Myotonia congenita is an inherited condition that affects muscle relaxation. It is congenital, meaning that it is present from birth.
Thomsen's disease; Becker's disease
Myotonia congenita is caused by a genetic change (mutation). It is passed down from either one or both parents to the children (inherited).
Myotonia congenita is caused by a problem in the part of the muscle cells that are needed for muscles to relax. Abnormal repeated electrical discharges occur in the muscles, causing a stiffness called myotonia.
The hallmark of this condition is the myotonia -- the inability of the muscle to quickly relax after contracting. For example, after a handshake, the person is only very slowly able to open and pull away his hand.
Early symptoms may include:
Children with myotonia congenita often appear to be muscular and well-developed. The child may not have symptoms of myotonia congenita until age 2 or 3.
The doctor may ask if there is a family history of myotonia congenita.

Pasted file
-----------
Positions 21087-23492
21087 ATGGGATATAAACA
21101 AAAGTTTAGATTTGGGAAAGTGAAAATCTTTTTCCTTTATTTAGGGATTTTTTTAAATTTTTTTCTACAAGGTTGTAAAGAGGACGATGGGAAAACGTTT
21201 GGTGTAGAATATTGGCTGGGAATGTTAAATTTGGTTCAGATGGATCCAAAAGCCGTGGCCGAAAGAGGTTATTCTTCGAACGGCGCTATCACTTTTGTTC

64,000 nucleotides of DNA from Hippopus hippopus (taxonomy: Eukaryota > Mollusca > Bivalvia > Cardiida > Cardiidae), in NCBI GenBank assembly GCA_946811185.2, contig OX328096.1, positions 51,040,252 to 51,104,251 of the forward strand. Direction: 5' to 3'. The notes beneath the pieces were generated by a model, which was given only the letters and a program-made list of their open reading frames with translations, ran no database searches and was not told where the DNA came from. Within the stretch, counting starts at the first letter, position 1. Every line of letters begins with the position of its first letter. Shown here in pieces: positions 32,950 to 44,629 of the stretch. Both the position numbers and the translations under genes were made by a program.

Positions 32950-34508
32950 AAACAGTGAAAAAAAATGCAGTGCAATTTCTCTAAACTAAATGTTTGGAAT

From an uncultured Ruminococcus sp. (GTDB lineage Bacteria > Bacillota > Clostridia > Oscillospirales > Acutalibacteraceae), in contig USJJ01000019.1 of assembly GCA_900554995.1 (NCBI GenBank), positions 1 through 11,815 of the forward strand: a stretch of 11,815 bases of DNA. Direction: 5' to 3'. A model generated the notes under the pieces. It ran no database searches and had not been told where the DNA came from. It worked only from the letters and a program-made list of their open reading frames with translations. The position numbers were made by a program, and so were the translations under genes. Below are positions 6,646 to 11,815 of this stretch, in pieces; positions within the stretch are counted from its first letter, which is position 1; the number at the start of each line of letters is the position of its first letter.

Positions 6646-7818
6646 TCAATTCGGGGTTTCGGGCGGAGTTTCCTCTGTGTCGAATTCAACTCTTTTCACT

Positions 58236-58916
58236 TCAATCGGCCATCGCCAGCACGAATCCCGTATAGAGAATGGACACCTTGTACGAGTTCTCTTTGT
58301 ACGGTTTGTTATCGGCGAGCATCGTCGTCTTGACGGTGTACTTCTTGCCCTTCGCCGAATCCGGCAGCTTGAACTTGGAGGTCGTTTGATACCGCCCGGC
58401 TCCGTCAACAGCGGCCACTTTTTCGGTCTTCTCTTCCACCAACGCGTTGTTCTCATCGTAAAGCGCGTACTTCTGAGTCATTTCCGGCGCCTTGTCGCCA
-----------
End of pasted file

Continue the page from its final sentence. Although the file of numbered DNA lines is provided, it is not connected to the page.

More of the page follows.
Treatment for symptoms includes:
People with this condition can do well. Symptoms only occur when a movement is first started. After a few repetitions, the muscle relaxes and the movement becomes normal. Symptoms may improve later in life.
Call your health care provider if your child has symptoms of myotonia congenita.
Genetic counseling may be of interest to couples who want to have children and have a family history of myotonia congenita.
Barohn RJ. Muscle diseases. Goldman L, Ausiello D, eds. Cecil Medicine. 23rd ed. Philadelphia, Pa: Saunders Elsevier; 2008:chap 447.
Bernard G, Shevell MI. Channelopathies: a review. Pediatr Neurol. 2008 Feb;38(2):73-85.